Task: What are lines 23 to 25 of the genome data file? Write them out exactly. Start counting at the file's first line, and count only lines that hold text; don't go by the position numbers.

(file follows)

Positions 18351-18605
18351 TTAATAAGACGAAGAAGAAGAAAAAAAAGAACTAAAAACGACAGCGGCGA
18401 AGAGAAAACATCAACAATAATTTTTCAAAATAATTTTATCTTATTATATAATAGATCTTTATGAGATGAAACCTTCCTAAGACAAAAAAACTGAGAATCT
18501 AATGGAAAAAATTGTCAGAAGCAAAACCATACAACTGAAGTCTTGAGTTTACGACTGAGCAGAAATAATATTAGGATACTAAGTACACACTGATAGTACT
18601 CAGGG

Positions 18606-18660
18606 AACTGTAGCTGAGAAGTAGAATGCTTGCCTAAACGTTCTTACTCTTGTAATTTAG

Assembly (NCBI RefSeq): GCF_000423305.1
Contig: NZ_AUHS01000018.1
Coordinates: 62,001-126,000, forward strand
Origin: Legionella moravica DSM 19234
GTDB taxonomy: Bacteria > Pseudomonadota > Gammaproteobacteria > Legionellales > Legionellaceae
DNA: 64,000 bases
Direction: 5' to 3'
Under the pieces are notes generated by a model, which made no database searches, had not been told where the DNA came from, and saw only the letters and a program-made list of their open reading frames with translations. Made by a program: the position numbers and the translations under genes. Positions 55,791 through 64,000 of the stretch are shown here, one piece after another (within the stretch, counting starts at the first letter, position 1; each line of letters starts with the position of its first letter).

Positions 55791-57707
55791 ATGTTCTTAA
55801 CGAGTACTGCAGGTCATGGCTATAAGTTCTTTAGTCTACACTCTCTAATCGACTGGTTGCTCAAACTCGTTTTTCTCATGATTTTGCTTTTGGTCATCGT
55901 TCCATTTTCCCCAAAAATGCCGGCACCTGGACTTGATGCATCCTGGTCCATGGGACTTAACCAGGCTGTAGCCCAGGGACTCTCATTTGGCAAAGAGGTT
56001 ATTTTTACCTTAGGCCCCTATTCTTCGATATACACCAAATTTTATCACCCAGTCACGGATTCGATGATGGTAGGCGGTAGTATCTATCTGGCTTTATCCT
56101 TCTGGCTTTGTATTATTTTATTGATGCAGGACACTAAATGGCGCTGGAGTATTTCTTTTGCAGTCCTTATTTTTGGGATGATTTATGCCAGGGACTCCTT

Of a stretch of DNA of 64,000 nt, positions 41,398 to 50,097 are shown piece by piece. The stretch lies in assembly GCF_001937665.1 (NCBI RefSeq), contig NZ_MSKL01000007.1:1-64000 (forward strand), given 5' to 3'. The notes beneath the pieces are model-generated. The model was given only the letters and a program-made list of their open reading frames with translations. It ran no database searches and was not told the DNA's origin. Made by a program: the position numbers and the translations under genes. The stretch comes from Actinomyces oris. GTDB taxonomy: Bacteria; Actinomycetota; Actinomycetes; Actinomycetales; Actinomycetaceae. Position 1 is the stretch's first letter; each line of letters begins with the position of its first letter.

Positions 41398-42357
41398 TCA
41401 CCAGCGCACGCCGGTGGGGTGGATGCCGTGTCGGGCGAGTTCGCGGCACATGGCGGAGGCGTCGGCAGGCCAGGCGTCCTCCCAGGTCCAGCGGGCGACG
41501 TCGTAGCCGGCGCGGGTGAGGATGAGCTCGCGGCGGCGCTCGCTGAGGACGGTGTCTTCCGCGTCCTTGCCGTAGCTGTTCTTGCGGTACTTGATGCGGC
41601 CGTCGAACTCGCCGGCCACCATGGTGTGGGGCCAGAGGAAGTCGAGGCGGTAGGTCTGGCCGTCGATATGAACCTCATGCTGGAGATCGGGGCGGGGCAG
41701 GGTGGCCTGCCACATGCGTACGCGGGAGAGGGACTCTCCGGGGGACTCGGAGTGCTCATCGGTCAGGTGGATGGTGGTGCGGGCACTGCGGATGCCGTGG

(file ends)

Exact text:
Positions 41398-42357
41398 TCA
41401 CCAGCGCACGCCGGTGGGGTGGATGCCGTGTCGGGCGAGTTCGCGGCACATGGCGGAGGCGTCGGCAGGCCAGGCGTCCTCCCAGGTCCAGCGGGCGACG